After liberalism

Weber, Cynthia (2010) After liberalism. Millennium, 38 (3). pp. 553-560. ISSN 0305-8298

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Taking Daniel Deudney and John Ikenberry's demand for a 'more selfconscious and robust liberal statecraft' as its point of departure, this article considers whether this demand can be realised in practice, given the apparent contradiction between a desire for a self-conscious Liberalism and a desire for a robust Liberalism. By weaving a path through the work of Deudney, Ikenberry and Kant, and through the film District 9, this article suggests that Liberalism and especially Liberal Internationalism 3.0 fail to provide an ethical basis that could supply a 'non-negotiable demand of human [and "alien"] dignity', which is what a more self-conscious Liberalism ought to strive for. This failure is down to the way Liberalism draws its limits on political subjectivity. It is these Liberal practices that we cannot be 'after' in a temporal sense so long as Liberalism carries on. And so we need to be 'after Liberalism' in a different sense of being after - of calling it to account by being aware ourselves of how the core principles of Liberalism are both beneficial and destructive in their crafting of all political subjectivities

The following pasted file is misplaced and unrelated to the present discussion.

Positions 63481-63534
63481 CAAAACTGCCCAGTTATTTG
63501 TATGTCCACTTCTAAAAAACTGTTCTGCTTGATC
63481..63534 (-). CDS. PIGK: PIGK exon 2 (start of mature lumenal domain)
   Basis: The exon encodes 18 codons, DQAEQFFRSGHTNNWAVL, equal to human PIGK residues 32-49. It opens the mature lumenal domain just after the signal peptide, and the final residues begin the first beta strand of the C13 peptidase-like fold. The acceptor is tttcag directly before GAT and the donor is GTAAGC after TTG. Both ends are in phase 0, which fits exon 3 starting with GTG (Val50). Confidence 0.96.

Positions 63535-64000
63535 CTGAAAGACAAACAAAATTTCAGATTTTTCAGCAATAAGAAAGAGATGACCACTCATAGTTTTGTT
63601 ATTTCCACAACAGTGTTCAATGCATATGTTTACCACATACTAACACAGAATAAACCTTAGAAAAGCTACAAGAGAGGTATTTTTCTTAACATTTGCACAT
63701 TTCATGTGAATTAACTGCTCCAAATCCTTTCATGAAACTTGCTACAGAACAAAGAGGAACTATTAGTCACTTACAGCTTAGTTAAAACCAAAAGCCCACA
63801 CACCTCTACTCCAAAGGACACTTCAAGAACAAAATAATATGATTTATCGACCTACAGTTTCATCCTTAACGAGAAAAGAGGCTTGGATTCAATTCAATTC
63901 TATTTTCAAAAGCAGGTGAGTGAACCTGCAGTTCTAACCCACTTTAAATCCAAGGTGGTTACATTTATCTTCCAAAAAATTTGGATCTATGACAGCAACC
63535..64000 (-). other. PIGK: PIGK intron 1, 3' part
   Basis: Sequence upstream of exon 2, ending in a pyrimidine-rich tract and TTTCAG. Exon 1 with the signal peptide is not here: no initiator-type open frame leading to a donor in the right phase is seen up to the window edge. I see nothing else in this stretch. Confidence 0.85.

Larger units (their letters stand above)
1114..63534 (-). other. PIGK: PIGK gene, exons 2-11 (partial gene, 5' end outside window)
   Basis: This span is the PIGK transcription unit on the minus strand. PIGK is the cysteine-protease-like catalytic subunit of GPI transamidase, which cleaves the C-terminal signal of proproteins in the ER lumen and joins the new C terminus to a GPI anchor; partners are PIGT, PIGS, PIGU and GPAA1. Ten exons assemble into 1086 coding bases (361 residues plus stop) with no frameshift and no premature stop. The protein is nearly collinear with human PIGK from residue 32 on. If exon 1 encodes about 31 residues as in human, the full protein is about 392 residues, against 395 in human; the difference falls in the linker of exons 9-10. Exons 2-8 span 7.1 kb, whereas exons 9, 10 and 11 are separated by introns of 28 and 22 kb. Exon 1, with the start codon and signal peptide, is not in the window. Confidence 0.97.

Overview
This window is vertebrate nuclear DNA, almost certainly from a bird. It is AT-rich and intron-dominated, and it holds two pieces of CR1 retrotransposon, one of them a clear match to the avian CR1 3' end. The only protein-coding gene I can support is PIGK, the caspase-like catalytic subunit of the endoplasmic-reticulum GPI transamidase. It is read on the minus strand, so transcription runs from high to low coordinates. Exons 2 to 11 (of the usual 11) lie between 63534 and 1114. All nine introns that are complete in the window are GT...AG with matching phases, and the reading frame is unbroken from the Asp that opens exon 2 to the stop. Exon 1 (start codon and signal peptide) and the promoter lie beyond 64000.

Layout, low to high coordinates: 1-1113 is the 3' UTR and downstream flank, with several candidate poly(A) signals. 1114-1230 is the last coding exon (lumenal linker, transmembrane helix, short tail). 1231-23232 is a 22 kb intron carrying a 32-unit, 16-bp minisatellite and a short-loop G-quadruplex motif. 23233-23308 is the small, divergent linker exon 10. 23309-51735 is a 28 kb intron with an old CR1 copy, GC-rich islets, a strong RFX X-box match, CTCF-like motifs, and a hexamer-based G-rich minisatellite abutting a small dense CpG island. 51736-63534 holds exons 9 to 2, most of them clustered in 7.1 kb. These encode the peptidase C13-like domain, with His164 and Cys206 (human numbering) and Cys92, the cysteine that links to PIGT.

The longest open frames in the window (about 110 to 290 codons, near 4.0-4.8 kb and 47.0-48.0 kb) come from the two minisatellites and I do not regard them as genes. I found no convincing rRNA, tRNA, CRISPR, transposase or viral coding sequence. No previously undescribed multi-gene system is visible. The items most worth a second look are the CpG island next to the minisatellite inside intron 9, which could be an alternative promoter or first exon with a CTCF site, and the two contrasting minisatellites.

Item Type: Article
Schools and Departments: School of Global Studies > International Relations
Depositing User: Cynthia Weber
Date Deposited: 06 Feb 2012 15:29
Last Modified: 09 May 2012 14:51
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